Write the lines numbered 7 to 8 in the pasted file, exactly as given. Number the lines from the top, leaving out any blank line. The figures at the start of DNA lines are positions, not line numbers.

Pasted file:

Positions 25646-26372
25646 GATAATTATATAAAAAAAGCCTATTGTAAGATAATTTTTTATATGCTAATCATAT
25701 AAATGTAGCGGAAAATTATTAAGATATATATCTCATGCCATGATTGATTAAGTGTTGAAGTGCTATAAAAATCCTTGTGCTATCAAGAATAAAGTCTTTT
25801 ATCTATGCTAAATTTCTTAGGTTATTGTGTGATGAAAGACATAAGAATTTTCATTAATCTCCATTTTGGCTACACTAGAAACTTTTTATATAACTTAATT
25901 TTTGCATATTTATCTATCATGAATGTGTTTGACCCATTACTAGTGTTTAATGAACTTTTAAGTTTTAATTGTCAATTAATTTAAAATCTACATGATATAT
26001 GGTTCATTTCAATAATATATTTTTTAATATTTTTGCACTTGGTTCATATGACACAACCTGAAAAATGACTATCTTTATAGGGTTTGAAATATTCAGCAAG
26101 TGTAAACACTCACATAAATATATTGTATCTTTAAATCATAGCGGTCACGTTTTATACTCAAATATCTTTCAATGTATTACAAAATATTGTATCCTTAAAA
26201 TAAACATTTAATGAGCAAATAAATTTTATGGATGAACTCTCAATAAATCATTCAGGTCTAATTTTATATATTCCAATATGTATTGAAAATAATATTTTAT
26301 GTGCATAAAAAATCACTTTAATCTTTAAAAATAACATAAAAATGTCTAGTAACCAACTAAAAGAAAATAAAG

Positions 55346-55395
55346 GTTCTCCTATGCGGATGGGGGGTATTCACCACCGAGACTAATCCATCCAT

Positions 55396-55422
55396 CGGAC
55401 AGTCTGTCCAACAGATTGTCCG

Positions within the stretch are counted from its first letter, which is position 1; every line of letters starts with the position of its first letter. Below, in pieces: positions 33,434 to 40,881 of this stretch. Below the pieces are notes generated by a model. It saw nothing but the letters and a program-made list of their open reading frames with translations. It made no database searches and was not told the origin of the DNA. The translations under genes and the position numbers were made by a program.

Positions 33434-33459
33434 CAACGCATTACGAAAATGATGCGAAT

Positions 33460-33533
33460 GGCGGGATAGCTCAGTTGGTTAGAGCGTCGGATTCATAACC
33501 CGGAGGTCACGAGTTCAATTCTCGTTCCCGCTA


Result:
26101 TGTAAACACTCACATAAATATATTGTATCTTTAAATCATAGCGGTCACGTTTTATACTCAAATATCTTTCAATGTATTACAAAATATTGTATCCTTAAAA
26201 TAAACATTTAATGAGCAAATAAATTTTATGGATGAACTCTCAATAAATCATTCAGGTCTAATTTTATATATTCCAATATGTATTGAAAATAATATTTTAT